Does MIPS apply to hospital-based outpatient practices?
No. For 2019, if you practice in a facility-based setting such as a hospital outpatient department, skilled nursing facility (part B), or rehabilitation facility you are not able to participate in MIPS.
Our physical therapy clinic is part of a multispecialty practice in which the physicians already report as a group. The PTs do not meet the low-volume threshold as individuals. Do we need to report as part of the group?
It may depend on your specific multispecialty practice. You can contact us at firstname.lastname@example.org to address your questions.
We have 6 PTs in our practice, and none of them exceed the low-volume threshold individually. But as a group, we do. Do we have to report?
The group is not required to participate, since MIPS only mandates individual PT participation. However, because the practice as a whole exceeds the threshold, it can choose to participate in MIPS to take advantage of the potential 7% incentive payment.
Our practice exceeds the threshold, but only 1 of our PTs does individually. How does that work?
You have 2 options: The PT participates alone, or the practice can participate as a group. Only the PT who exceeds the threshold is required to participate. However, because the whole practice also exceeds the threshold, it can participate in MIPS. If you choose group participation, all therapists will be considered fully participating in the program.
What are my options for reporting improvement activities? Do you have recommendations?
CMS offers over 100 improvement activities, which can be found on the CMS QPP website. APTA has created a condensed list of activities that may appeal to PTs.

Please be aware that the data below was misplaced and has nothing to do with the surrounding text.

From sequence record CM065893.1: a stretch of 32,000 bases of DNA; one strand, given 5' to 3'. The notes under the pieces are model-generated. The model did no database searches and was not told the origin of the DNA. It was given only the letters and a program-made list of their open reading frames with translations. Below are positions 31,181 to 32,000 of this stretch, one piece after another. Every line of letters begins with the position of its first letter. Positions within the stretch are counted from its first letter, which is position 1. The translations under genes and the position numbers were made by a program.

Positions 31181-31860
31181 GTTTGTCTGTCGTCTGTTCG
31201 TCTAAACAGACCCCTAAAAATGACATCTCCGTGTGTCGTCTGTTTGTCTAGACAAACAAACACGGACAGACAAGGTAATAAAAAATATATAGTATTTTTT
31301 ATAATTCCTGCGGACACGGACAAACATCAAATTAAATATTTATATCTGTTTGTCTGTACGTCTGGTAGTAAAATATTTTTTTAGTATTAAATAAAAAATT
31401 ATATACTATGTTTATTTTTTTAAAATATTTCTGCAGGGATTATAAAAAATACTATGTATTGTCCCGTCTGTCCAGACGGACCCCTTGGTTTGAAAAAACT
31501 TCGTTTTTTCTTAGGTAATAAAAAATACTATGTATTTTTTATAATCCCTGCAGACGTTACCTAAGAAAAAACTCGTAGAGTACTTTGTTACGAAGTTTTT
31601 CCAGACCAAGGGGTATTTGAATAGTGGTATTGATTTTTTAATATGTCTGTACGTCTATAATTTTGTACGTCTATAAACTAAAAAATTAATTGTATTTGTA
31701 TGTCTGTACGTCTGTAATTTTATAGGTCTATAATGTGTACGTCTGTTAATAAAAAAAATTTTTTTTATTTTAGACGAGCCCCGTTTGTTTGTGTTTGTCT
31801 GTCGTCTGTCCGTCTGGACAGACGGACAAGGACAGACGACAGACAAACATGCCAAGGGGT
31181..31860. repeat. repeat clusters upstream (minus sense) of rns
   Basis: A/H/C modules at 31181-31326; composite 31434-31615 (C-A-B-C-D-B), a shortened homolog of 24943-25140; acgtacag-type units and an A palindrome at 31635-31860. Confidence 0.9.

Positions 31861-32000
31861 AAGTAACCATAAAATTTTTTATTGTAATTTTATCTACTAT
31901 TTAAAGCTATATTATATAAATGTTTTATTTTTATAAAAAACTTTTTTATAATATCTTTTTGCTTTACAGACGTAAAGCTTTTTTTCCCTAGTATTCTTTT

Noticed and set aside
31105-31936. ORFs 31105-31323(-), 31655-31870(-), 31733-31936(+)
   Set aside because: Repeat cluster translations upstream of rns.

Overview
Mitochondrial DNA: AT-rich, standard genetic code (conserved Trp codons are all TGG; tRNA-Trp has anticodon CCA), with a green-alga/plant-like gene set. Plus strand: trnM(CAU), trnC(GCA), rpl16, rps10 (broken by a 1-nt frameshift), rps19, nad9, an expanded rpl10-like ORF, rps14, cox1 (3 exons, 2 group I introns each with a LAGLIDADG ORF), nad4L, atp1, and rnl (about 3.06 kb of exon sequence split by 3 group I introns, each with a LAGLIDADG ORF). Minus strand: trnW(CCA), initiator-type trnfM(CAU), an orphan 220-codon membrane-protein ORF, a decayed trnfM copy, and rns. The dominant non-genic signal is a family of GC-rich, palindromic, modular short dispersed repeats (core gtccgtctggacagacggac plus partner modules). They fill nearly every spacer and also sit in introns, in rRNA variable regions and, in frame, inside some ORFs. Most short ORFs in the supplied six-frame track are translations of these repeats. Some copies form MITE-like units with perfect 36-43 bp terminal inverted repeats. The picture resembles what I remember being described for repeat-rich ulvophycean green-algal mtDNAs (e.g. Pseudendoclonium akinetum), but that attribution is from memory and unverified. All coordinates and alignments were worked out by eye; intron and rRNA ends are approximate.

How can we follow our performance scores to tell if we are meeting expectations throughout the year?
This is a great question. If you report via claims, you will not know your score until the end of the reporting year. This is why APTA recommends using a vendor for reporting. It can help you improve your scores throughout the year. If you report using a "qualified registry," check with your vendor to see how frequently you will be able to get feedback. Some may only be quarterly or monthly.
As a qualified clinical data registry (QCDR), APTA's Physical Therapy Outcomes Registry gives you continual real-time feedback.
If you are attending CSM, Heather Smith, PT, MPH, APTA director of quality, and Kara Gainer, JD, director of regulatory affairs, will be presenting "Emerging Issues in Medicare: Quality Programs and Alternative Payment Models" on Friday at 11:00 am, where a CMS representative will be available to address attendees' questions. Heather Smith also will host a Q&A session at 2:00 pm on both Thursday and Friday at the Physical Therapy Outcomes Registry booth #1433 in the Exhibit Hall.